At dawn it was still raining, and I toyed with the idea of cancelling the day’s birding and just driving straight home.
However, there was a small break in the clouds to the east, so I decided to give it a few hours.
I drove past the Short-toed Snake-eagle still on its post and headed back to Chuping. My plan was to try to find some ploughed fields where I could get a look at pipits and wagtails on the deck. I stopped at a spot which seemed to have quite a lot of activity, and began scanning. Almost immediately I glimpsed a very streaky bird with a pale ‘face’ and supercilium and recognized it as a lark! The bird disappeared into a furrow, so I began a long wait, scanning and rescanning the area in the hope of seeing it again.
There are no larks on the Peninsular Malaysian list, although there are two records of flocks in Sarawak and Sabah from the 50s and 60s. These were initially assumed to be Oriental Skylarks, but a specimen from the Sarawak flock was collected and identified as Eurasian (Man 2008). Greater Short-toed and Oriental Skylark occur elsewhere in South-east Asia. I knew I would need to get good views of the bird to nail down the species, but as time went on with no further glimpse, it seemed increasingly likely that it would have to go down as a “lark sp.”
In the meantime I tried hard to find a Citrine Wagtail which I felt sure must be among the hundreds of Eastern Yellows.
Then I found this one, which appeared to have pale lores and forehead, pale central ear coverts and a full pale surround to the ear coverts, dusky flanks and a white vent. I felt sure that this must be a Citrine, and decided it was time to call in reinforcements, and directed Choo Eng, Kit Wan and James to the spot.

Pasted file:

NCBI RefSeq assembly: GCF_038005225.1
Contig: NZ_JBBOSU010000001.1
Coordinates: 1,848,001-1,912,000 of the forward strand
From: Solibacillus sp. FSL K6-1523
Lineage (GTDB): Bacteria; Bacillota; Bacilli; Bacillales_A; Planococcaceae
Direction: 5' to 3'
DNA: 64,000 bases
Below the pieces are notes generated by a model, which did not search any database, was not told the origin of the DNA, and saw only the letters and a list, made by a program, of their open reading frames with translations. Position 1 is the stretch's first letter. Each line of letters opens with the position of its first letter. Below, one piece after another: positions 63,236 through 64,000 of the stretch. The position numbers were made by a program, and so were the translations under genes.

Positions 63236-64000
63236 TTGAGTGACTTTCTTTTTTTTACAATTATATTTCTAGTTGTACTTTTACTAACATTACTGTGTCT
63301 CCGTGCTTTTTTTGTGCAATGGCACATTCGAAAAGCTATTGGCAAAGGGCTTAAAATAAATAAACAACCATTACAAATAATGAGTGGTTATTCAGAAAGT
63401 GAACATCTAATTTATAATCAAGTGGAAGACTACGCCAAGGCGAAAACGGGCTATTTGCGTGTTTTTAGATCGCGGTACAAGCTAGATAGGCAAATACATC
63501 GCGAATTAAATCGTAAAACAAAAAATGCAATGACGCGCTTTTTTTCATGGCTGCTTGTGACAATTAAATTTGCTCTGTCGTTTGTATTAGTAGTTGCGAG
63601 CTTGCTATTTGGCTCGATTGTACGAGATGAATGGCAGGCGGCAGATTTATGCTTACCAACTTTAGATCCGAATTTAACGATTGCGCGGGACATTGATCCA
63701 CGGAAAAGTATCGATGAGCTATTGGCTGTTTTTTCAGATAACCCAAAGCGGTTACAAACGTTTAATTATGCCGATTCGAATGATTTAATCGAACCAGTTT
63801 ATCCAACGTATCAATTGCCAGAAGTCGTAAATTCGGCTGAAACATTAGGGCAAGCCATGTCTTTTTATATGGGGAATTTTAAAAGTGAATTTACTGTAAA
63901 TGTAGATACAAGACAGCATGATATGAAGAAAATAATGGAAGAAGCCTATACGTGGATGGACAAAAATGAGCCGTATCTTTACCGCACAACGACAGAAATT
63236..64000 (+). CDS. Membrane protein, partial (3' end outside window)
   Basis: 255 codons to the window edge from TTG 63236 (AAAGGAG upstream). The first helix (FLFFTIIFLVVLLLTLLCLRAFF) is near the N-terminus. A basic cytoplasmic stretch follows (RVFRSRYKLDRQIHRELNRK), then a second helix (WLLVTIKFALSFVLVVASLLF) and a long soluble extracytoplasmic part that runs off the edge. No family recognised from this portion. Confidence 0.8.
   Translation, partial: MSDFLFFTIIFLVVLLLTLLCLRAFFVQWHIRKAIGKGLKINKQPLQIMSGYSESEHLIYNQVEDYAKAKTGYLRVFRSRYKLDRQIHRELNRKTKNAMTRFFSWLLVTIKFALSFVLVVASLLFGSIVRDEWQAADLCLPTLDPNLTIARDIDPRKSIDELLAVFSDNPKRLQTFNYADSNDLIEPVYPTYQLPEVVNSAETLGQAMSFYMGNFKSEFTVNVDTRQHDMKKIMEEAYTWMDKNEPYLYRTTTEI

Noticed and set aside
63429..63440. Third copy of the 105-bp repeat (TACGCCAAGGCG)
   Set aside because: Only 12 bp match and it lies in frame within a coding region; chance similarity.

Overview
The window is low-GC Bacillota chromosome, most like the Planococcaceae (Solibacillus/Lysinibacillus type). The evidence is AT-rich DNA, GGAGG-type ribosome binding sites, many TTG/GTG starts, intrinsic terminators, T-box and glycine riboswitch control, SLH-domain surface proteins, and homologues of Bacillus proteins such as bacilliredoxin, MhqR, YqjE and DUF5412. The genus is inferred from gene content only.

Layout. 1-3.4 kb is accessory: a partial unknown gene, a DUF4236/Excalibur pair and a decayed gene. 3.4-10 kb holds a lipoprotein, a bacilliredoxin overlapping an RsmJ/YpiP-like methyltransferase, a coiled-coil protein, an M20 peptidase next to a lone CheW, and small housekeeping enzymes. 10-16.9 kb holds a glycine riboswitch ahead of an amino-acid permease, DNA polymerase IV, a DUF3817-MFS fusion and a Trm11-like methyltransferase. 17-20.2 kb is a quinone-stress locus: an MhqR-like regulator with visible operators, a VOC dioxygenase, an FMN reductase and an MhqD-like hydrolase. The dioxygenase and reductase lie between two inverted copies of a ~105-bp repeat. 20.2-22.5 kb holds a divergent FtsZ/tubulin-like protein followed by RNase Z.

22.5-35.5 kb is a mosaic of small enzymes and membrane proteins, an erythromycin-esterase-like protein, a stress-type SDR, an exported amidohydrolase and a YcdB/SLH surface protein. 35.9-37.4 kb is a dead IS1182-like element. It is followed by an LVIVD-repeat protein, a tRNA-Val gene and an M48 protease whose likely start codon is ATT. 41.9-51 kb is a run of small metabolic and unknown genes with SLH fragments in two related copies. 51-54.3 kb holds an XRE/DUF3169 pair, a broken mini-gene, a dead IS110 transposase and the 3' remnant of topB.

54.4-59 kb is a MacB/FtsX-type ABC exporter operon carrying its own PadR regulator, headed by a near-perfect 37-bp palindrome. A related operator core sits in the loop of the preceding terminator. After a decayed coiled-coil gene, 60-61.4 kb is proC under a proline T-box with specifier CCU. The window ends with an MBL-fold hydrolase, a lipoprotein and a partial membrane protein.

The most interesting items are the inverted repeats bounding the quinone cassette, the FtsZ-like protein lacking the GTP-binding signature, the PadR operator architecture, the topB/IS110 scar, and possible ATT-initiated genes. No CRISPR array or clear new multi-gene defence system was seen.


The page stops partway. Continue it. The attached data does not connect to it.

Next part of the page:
However, the problem was, it was an adult, and an adult Citrine, even a female in worn plumage, should be a lot more yellow about the head than this. As I look at the photos now, it seems pretty obvious that this is just an Eastern Yellow, but at the time rarity fever was upon me and I was pretty sure I had found a Citrine. Lesson learned!
Meanwhile, Choo Eng and team had arrived and were parked behind me. My phone went and Choo Eng informed me that ‘the lark’ was in the field to the right of the car (I had been looking left), and by the way, there were three of them! Trying to get onto a bird someone else is watching from a different vantage point is quite a challenge, but finally I was looking increlously at THREE larks! This field was much flatter than the original one, allowing much better and more sustained viewing conditions.
The heavy streaking above, pale ‘face’, thick triangular bill and short tail immediately differentiated them from pipits. They foraged by walking rapidly along, covering the ground much faster than pipits or wagtails; they were obviously focused on prey in the soil rather than airborne insects.
The heavy streaking below eliminated Greater Short-toed Lark, but I couldn’t remember how to tell Oriental from Eurasian Skylark. I knew that visible primary projection was important, so tried to get some profile shots.
One of the three had much warmer plumage and blacker centres to feathers (on the right here). I assumed that this bird was a juvenile and the other two adults. Occasionally they raised the crown feathers to form a slight crest. At other times this was not prominent.
They were pretty hard to pick out against the soil. There are two in this picture, along with two Oriental Pratincoles and an Eastern Yellow Wagtail!
Eventually, they flew, making a soft chrrt call as they did so. I was able to note the lack of white trailing edge to the wing (a feature of Eurasian Skylark), and this, together with the call and the short primary projection confirmed that they were Oriental Skylarks – Chuping’s SIXTH first for Malaysia!
Meanwhile, the weather was brightening imperceptibly, and birds were clearly on the move. A pair of Asian House Martins flew low across the fields heading south, and there were good numbers of other hirundines, including a few Pale/Sand Martins.
A few Oriental Pratincoles were loafing about too. I was pleased to find on inspecting this photo that this bird was a first winter. Pratincoles are unusual among waders in that juveniles undergo a full moult (most wader species do not moult their flight feathers in their first year).
Tthe bird was in active primary moult. Presumably the fact that pratincoles are mostly aerial feeders, spending much more of their lives on the wing than most waders, makes it a necessity to renew the juvenile flight feathers early.
Three lifers in three days, with a host of other good birds and a few that got away was a very satisfactory haul. Still, leaving the place left a bittersweet taste, as I know it’s only a matter of a few years until the whole area is a rubber plantation.